Nimrodi Plans to Raise More Capital for Maariv

The Maariv Group is planning to raise capital over the next few months to cover a NIS 31 million payment of principal and interest owed to bondholders in March 2010.

Maariv's bonds are now trading on the Tel Aviv Stock Exchange at prices that reflect 33% yields, which is considered junk bond levels. Such rates reflect serious fears by investors that Maariv will default on its debts.

The media group, controlled by the Nimrodi family's Israel Land Development Corporation, intends to sell securities to the public. It filed a draft prospectus with the Tel Aviv Stock Exchange back in October and has since reached understandings with several underwriters over the planned flotation, including Poalim IBI, Excellence Underwriting, Rosario Capital and Meitav Underwriting.

The structure of the securities issue has not yet been publicized, but it is expected to include both shares and bonds.

ILDC is expected to invest millions of shekels in the issue. In addition, the underwriters are expected to provide Maariv with an underwriting commitment, meaning that the underwriters will buy securities if there is insufficient demand from the public.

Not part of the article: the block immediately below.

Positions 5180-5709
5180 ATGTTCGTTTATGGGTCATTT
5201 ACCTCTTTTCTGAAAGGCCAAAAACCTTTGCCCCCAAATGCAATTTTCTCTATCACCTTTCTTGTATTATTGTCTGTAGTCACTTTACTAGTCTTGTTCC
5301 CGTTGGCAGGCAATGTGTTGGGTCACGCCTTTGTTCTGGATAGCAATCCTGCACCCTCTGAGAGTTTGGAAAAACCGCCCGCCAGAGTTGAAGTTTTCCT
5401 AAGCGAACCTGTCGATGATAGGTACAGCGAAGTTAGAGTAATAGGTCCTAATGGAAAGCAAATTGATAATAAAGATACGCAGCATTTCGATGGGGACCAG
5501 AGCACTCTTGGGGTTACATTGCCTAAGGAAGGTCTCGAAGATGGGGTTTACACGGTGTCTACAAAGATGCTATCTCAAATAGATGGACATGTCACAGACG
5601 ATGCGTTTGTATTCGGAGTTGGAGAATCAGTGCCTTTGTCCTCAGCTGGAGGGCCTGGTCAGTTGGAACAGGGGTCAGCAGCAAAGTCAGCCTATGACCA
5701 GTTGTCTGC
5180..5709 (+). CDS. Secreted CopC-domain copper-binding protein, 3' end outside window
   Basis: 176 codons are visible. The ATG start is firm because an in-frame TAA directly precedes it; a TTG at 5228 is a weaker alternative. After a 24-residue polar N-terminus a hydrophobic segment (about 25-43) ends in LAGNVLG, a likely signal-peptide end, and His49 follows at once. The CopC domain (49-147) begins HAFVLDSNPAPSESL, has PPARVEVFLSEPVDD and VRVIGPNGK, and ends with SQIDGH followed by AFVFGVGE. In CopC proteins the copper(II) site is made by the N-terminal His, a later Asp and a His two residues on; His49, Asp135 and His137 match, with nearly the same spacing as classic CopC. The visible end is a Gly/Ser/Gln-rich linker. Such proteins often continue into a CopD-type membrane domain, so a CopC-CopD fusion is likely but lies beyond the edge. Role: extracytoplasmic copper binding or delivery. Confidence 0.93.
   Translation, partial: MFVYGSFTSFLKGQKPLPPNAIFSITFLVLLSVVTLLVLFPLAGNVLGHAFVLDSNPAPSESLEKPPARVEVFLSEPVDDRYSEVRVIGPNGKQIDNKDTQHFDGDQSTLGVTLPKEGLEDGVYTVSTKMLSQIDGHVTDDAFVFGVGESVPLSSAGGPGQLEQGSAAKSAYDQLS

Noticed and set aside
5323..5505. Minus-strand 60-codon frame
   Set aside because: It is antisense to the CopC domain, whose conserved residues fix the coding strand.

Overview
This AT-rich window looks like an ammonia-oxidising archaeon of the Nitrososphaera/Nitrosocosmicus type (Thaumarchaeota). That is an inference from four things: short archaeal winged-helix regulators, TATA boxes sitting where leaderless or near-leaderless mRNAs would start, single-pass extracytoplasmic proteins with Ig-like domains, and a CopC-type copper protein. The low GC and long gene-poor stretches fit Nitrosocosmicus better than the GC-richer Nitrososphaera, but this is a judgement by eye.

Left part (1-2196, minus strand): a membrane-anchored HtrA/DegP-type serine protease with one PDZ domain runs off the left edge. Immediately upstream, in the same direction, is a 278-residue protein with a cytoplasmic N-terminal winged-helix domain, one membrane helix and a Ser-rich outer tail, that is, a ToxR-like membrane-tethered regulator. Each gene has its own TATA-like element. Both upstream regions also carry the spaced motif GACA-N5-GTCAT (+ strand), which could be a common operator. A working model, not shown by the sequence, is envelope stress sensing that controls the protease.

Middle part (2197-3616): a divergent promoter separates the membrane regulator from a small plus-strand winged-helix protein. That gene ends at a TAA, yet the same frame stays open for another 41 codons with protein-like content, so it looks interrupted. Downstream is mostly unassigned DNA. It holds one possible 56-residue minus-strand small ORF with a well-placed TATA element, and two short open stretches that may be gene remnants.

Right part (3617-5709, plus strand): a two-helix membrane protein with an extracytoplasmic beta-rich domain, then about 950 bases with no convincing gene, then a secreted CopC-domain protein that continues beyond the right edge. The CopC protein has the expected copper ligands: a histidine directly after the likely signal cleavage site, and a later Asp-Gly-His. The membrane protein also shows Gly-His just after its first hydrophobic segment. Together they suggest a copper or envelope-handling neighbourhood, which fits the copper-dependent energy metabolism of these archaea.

Maariv's cash flow problems have been steadily worsening. In the third quarter of 2009, the group lost NIS 11.2 million, bringing its total losses for the first nine months of the year to NIS 49 million. Net losses for all of 2008 totaled NIS 132 million. The group's revenues shrank by 8.5% in the third quarter of 2009, to just NIS 98 million, and cumulative revenues for January-September were NIS 285 million, down from NIS 319 million in the parallel period last year.

In the company's latest financial statement, its accountants warned that in order to continue operating in its current format and meet its financial obligations, Maariv would have to follow a business plan and cash flow forecast derived from its financial situation and obtain loans from both banking and nonbanking sources.

"Maariv will report to the bourse in keeping with the law when there is something to report," a Maariv group spokesman responded.